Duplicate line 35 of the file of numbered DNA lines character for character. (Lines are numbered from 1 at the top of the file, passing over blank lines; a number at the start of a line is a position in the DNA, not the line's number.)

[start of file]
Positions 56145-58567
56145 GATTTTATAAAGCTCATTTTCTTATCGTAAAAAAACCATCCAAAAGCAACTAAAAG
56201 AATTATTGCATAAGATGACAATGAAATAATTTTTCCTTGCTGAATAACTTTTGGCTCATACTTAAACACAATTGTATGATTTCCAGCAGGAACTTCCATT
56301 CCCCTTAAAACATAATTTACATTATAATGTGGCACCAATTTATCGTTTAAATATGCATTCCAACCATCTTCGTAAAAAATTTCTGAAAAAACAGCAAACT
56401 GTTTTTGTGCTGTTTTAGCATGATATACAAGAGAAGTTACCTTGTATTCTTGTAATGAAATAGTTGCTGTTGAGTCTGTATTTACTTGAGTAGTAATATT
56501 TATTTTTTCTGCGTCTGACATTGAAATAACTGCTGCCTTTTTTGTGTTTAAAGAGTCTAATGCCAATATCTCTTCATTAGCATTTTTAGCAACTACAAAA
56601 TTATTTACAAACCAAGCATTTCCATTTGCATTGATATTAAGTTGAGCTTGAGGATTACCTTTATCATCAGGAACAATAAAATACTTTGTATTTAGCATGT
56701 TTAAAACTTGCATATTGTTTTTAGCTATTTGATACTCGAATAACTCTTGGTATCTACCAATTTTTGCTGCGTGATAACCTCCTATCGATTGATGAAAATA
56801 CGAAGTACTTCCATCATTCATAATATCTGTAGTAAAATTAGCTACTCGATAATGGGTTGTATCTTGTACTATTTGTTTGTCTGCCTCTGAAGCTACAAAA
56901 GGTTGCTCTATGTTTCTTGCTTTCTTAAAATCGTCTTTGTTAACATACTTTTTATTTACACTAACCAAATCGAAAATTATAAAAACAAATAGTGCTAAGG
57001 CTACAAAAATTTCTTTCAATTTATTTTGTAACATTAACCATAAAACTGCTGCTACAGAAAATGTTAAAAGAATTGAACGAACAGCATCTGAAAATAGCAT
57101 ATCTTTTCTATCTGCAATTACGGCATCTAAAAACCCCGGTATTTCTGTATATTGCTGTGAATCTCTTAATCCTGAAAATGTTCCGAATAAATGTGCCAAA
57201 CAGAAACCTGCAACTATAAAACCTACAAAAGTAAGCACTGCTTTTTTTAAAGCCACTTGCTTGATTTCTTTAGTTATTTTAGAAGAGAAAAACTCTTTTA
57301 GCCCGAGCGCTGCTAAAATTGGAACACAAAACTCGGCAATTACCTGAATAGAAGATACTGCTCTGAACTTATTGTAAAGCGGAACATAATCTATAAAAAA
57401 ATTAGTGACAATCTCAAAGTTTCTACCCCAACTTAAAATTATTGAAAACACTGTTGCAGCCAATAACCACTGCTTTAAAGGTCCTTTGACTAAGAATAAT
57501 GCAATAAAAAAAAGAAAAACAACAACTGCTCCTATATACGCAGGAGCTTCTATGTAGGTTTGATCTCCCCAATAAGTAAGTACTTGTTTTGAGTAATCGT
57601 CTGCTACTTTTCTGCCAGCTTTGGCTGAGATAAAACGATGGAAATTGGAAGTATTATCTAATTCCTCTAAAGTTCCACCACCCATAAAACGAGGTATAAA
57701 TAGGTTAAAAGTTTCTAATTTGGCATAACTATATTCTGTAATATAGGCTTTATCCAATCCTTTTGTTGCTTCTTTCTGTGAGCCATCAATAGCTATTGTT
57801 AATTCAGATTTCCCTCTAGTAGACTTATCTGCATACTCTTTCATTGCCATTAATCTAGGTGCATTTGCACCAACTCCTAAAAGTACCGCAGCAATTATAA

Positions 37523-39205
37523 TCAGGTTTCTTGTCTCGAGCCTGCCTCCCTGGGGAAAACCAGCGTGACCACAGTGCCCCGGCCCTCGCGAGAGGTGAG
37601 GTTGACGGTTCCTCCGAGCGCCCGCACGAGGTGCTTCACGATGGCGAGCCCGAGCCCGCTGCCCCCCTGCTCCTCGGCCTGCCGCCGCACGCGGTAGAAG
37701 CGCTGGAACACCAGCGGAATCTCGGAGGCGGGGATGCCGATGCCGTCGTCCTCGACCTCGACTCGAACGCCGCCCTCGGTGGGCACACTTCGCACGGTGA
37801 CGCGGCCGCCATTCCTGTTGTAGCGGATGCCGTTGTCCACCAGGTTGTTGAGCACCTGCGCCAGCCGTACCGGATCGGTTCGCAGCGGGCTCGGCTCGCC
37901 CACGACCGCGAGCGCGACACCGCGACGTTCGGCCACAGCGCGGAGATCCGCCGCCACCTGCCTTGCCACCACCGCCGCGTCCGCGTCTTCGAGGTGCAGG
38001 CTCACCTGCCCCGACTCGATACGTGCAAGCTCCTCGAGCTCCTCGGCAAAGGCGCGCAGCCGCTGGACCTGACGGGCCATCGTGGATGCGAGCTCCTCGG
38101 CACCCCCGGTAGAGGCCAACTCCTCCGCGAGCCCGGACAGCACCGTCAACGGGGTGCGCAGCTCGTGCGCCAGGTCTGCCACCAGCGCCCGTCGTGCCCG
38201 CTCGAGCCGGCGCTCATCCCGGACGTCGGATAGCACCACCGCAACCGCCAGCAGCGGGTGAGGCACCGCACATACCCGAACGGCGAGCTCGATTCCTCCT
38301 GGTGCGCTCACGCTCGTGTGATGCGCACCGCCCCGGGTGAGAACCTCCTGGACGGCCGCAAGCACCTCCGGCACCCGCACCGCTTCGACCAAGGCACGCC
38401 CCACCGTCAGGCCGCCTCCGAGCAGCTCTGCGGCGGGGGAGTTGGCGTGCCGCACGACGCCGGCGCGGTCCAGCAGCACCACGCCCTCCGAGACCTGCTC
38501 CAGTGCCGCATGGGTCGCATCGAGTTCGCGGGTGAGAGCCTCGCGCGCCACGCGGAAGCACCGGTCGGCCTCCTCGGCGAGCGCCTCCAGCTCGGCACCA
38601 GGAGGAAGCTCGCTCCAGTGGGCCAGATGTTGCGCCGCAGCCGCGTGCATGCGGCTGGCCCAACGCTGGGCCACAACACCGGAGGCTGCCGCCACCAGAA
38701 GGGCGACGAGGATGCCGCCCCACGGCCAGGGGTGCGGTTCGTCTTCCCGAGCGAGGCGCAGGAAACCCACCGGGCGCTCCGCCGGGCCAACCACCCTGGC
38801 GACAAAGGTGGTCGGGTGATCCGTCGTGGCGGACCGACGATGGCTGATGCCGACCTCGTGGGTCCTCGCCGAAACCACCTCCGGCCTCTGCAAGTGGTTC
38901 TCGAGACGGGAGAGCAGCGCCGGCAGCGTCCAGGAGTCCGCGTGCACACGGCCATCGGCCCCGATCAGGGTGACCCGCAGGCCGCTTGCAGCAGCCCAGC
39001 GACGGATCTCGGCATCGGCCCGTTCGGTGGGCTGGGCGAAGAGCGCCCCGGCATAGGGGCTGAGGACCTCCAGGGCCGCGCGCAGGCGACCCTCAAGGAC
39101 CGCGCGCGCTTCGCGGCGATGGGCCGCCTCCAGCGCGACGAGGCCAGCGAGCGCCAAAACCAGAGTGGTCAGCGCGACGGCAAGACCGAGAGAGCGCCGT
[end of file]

38901 TCGAGACGGGAGAGCAGCGCCGGCAGCGTCCAGGAGTCCGCGTGCACACGGCCATCGGCCCCGATCAGGGTGACCCGCAGGCCGCTTGCAGCAGCCCAGC